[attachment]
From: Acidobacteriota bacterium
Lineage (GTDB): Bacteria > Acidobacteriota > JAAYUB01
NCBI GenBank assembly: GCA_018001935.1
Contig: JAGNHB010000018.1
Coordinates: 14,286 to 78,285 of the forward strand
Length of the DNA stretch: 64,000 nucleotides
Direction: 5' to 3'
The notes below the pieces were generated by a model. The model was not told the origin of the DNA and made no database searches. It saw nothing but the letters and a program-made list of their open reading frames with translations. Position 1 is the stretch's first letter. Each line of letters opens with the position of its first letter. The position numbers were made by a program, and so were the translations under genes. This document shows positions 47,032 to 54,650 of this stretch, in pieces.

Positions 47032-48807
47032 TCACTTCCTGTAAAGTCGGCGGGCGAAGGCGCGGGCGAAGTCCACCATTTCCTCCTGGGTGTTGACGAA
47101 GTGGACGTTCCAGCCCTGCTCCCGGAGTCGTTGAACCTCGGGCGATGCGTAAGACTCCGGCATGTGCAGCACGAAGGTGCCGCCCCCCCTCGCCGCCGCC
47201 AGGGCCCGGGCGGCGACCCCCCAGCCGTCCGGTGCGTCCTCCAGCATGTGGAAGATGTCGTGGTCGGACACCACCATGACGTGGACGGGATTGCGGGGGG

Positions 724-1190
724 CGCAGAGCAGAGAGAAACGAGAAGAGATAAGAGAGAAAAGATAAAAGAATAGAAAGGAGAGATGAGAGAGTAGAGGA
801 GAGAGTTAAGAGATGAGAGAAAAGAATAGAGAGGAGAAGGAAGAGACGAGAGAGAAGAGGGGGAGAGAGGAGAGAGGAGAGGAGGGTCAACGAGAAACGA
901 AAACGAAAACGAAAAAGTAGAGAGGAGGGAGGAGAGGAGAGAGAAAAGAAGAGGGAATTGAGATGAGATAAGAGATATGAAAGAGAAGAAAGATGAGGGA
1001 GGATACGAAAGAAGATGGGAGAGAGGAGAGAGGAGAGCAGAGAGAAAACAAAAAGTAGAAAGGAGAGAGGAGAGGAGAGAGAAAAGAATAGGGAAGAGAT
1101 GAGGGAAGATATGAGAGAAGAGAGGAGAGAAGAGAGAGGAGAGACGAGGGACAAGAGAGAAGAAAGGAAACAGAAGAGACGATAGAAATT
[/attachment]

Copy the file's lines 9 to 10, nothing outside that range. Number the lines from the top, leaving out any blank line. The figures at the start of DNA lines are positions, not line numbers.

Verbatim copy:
Positions 47032-48807
47032 TCACTTCCTGTAAAGTCGGCGGGCGAAGGCGCGGGCGAAGTCCACCATTTCCTCCTGGGTGTTGACGAA